(We take a Farm Bill break these next two weeks, to have a little fun and report on an enchanting weekend getaway; part of our ongoing series Travelin’ Solo)
The Northern California coast is calling you.
I’ve driven from San Francisco to Mendocino at least six times and thought I had seen it all.
Tame, Maim and Claim the Wild Sea Vegetable (Sonoma Coast State Park)
The Thrill of the Hunt (Mendocino)
Humboldt Grown (Arcata / Humboldt)
So, it was surprising how awe filled my senses on a recent trip up to the small town of Elk and to Mendocino County. I had forgotten how the north coast can stir one’s soul.
Seeing new places was the goal. Entering from Bodega Bay, you want to stock up on local produce, cheese plate delicacies and gas from Surf Market in Gualala, because there are few other provisions driving north. The selection is terrific.
Pulled off Hwy 1 at Schooner Gulch State Beach and was greeted by a charming surfer with a deep brown ocean glow and sparkle in his eye.
He: Take the trail to the right (of the parking lot) and walk a ½ mile. You came here at just the right time.
Me: Well, aren’t you my guardian angel today.
He: flashes a super cute smile and I head out thinking hmmmm…
Now you won’t see them till the tide resides,
But when it does,
Schooner Gulch is filled with 100+ sandstone bowling ball “concretions,” molded from millions of years of sea tides and weather. What a magical place! Plan to spend at least an hour for the hike and viewing.
Next stop home: the Elk Cove Inn & Spa, majestically perched above the coast, just south of the little town of Elk.
Gorgeously renovated suites garnished with wood interior, comfy big chairs, an eco-groovy fireplace and sounds of waves crashing below. Enjoy the welcome basket and sampling of Mendocino’s finest red. Explore the unique property and discover special places to read or write your memoire. Prop up hike-weary muscles on your coast-hugging balcony. It’s a quiet and alluring area – a perfect spot to let your mind run free with yummy alone time, or to share with your favorite travel partner.
Took the winding path down to the beach and immediately connected with another solo traveler, a travel nurse out exploring. If you have concerns traveling on your own is nothing but lonely, think again. It’s so easy to connect with others travelin’ solo. They notice you; you notice them and usually a simple hi starts off the conversation. We hit it off immediately, and Sarah ended up joining a winter hunt with my dear friend Francesca from Mendocino. Travelin’ solo tip: Mix in visits with family and friends who live in the area.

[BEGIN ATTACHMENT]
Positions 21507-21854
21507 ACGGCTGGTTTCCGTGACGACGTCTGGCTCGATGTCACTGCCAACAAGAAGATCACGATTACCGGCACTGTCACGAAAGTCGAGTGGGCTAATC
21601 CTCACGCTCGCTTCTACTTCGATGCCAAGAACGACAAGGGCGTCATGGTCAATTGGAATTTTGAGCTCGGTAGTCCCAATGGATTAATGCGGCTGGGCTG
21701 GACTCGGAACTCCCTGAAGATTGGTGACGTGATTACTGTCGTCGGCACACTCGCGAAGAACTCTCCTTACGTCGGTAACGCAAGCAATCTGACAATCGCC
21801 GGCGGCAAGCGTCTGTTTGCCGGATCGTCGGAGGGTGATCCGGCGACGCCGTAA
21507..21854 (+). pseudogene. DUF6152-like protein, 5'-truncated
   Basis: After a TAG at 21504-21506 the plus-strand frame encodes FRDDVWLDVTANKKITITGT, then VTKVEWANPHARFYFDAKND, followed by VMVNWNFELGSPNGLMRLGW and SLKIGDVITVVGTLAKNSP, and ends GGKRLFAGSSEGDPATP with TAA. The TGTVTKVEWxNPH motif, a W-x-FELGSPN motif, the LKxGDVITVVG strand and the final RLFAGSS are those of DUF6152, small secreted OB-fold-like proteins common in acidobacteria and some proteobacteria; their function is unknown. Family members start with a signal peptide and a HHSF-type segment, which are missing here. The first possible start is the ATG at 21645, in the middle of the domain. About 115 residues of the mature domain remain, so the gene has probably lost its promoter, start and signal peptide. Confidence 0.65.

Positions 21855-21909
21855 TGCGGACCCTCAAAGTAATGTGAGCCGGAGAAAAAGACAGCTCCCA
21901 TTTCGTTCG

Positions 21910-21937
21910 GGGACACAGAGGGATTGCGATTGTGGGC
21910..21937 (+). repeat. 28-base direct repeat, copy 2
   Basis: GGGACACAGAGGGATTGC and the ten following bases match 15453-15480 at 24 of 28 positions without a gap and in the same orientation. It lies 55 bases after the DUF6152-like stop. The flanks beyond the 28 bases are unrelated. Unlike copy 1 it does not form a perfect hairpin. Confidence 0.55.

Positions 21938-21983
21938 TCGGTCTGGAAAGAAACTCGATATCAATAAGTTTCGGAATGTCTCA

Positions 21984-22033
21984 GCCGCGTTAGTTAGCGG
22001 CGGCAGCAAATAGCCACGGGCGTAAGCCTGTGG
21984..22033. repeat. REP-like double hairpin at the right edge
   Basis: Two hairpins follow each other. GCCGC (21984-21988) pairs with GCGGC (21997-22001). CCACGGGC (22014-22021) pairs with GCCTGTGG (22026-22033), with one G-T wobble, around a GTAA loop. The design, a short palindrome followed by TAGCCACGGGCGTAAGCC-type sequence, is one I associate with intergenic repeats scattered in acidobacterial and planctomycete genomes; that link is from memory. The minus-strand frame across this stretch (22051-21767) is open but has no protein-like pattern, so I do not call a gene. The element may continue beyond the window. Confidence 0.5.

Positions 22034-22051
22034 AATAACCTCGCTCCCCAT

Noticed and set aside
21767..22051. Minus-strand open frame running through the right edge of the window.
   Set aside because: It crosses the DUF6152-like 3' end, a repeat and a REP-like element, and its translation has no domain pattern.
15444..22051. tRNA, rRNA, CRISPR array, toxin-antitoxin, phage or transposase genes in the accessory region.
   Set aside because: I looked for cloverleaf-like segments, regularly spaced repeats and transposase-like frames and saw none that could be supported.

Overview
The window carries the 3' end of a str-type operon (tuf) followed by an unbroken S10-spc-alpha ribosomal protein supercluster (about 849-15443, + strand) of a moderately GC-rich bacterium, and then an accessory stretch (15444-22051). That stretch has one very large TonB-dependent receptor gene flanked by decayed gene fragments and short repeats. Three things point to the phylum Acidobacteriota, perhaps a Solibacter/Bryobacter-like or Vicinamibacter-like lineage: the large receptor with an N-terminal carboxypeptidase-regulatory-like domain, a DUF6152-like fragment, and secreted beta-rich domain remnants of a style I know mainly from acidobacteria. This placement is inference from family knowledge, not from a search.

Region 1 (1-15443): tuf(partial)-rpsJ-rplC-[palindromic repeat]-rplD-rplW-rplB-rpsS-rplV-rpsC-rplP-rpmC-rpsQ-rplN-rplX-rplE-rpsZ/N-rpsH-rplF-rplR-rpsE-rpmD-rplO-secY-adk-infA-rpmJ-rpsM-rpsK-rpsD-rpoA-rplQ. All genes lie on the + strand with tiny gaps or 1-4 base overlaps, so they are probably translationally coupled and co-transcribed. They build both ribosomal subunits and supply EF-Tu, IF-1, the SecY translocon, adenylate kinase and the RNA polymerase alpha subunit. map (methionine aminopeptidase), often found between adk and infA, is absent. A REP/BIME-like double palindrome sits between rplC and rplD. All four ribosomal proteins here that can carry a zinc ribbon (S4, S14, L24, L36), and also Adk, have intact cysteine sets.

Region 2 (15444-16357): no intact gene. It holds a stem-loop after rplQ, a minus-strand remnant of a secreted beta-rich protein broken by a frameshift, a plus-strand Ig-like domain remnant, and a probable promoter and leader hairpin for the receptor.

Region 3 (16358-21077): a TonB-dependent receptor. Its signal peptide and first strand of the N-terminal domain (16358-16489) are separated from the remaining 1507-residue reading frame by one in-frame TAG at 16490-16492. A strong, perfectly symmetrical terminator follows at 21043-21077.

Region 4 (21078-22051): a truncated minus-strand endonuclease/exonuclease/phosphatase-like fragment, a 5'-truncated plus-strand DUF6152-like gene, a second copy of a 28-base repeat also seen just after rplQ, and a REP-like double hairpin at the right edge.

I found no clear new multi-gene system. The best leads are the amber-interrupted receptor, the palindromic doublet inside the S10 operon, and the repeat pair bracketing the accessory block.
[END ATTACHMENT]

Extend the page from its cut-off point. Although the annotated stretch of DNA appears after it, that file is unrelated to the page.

Our mushroom hunt was scheduled with the Stanford Inn (a full-service Mendocino inn with Ravens, a renowned farm-to-table, plant-based restaurant). Mycologist Adrienne L. was our guide. Picking is not allowed in state forests, however the public can access certain areas, such as Jackson Demonstration Forest, with a permit. Contact the Stanford Inn to book an excursion, or apply for your own permit, well in advance of your trip.
The weather was still fitting in February, although best hunting is found from the first rains of November – January. Let Stanford Inn know if you prefer hunting for edibles or variety. We found a few Chanterelles and Candy Caps, but I was most excited by the Turkey Tails and Red-Belted Conk harvested for homemade mushroom tea (both fungi are known to reduce inflammation). Both these fungi are accessible even later in the season.
Turkey Tails have white bottoms
Red Conk grows on trees
Individuals can rent paddleboards, kayaks, and bikes from Stanford Inn. You must check out the bike path that runs along the ocean between Fort Bragg and Mac Kerricher State Park.
The beach around Elk is also great for boogieboarding. Travelin’ solo tip: plan outdoor adventures that get you out of your car and take you new places.
After the hike, drive 3-minutes to the coast side town of Mendocino – a solo traveler’s delight. So many cute stores to explore and live music at night. Catch happy hour or dinner at Flow (Fresh Local Organic Wholesome) overlooking Mendocino Headlands State Park, with bluff trails you want to explore.
For dinner, Sibo at Elk Cove Inn entertains with the killer view and meals of freshly picked produce harvested from the Inn’s organic garden, as well as breakfast brought to you by resident chickens. It’s a quaint space where everyone feels like family – don’t be surprised if the entire dinner is spent conversing with the table next to you. Chef Victor Passalacqua has been practicing his art of deliciousness for 35 years. He and his wife Melissa Boon are Elk Cove’s Innkeepers/Owners who live onsite and are super available for questions about the area and ideas on how to make your trip truly memorable. The couple offers old fashioned, caring hospitality.
Melissa serves a hearty salad of winter greens (the Inn grows Russian kale, blue and red kale, spinach, beet greens, romaine, chicory and roquette),
followed by their locally harvested mushroom risotto (porcini, black trumpets, hedgehogs and chanterelles),
finished with one of chef’s special desserts and a personal favorite– homemade tiramisu.
After a post-dinner stroll to the beach, catch the sunset from your private balcony.
Next week we pick up the trip in the charming town of Elk; then onto explore the Anderson Valley on our way back to the Bay Area.
Elk Cove Inn and Spa
6300 CA-1, Elk
Sibo restaurant: open to public Thursday – Monday 6 PM -9 PM
Breakfast served daily to guests only
Call ahead in case of changing hours
The Stanford Inn
44850 Comptche Ukiah Road, Mendocino
Call the front desk to reserve adventure trips or meal reservations: 800-331-8884
5040 Main Street, Mendocino
10 AM – 9 PM Thurs. – Mon.
- photos by LSIC